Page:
The COLA meant to keep the worker even with inflation, but it failed. For the COLA was additional income, and higher marginal rates applied to that additional income. To have been a real COLA, it should have been taxed at the average rate of tax for all the worker's income, in this case 17 percent. But that is not how a progressive tax system works. All new income is taxed at the highest rate an income earner is subject to. A COLA could even vault earners into a higher marginal rate bracket than that at which their last dollar of income, pre-COLA, was taxed. . . .

The numbers were grim. For our 1973 worker to have maintained the same standard of living against inflation, the worker would have had to arrange for something like $29,400 of income in 1978. That is, a 55 percent raise (8.7 percent per year) was required to keep up with inflation as it mixed with the tax code.

For most workers, this was unthinkable.

--pp. 150-151

Domitrovic references research by Paul Craig Roberts who was working for Orrin Hatch at the time. Roberts noted that someone whose average income tax rate was 10% needed a raise 11% above the rate of inflation (i.e., if inflation was 7%, he would need a 7.77% wage increase) just to stay even. Better-paid workers would need raises worth 40% or more above the rate of inflation (if inflation was running at 7%, the better-paid worker would require a raise of at least 9.28%) to stay even.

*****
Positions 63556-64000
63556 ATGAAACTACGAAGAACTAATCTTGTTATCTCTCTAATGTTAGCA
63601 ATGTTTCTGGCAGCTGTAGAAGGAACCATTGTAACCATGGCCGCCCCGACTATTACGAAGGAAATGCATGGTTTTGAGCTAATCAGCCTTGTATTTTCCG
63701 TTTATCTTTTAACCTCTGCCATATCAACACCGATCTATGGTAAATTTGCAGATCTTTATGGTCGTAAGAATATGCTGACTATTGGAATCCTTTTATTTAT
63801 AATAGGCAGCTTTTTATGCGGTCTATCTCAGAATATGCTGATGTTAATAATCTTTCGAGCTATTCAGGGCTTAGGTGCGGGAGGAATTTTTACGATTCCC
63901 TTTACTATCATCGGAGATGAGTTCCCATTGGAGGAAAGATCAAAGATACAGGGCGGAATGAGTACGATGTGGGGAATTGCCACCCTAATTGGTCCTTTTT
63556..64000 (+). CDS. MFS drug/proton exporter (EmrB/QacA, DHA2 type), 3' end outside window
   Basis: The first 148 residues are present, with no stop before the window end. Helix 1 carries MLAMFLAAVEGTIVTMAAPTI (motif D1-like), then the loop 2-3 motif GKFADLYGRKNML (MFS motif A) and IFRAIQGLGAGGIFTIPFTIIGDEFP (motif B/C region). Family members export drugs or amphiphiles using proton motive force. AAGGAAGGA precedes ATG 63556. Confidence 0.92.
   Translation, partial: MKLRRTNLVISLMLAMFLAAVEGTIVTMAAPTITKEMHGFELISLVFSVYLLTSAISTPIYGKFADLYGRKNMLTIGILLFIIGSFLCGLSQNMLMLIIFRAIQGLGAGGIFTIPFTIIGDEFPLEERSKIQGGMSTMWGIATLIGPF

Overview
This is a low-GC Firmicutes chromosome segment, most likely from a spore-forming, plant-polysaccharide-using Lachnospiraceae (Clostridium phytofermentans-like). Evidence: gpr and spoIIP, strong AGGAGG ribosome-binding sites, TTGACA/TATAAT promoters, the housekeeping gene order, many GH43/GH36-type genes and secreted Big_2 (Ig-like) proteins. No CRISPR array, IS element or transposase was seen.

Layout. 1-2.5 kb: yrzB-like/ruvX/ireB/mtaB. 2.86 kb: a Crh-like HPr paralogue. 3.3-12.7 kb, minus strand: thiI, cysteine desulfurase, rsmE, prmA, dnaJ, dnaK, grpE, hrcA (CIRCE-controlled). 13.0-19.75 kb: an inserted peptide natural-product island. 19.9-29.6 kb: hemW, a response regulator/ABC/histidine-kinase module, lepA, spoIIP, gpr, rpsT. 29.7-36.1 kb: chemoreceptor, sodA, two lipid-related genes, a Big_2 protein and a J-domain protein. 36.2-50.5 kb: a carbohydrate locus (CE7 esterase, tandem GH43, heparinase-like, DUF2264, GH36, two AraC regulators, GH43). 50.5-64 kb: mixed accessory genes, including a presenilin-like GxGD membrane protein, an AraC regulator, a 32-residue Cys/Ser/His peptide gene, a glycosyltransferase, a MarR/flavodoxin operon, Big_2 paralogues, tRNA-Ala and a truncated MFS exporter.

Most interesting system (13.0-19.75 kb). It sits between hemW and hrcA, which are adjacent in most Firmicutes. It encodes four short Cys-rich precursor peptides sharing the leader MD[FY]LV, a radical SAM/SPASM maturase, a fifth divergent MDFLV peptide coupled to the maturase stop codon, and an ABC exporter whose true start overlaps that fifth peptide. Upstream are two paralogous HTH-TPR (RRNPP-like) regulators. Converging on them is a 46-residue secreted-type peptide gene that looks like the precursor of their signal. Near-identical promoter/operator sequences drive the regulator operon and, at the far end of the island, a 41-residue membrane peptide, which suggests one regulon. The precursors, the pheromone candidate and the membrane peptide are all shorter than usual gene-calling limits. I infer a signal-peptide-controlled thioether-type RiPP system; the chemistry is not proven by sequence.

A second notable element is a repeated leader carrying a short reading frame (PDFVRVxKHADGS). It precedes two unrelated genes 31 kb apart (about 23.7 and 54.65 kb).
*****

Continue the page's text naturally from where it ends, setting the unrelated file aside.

A syndicated columnist at the Boston Herald-American described the cases of specific workers whose real purchasing power went down as their wages increased. "A businessman named 'Lawrence K.,' . . . saw his income go up by half in ten years and his after-tax purchasing power [went] down by a third."

And if the average wage-earner felt pressure, consider the . . .

3. Financial stress for business owners.

Domitrovic writes:
Since the 45 percent inflation of 1973-78 required a 55 percent increase in salaries, firms seeking to give real COLAs to their employees faced cash-flow problems, if not the stalking horse of bankruptcy . . . (p. 152).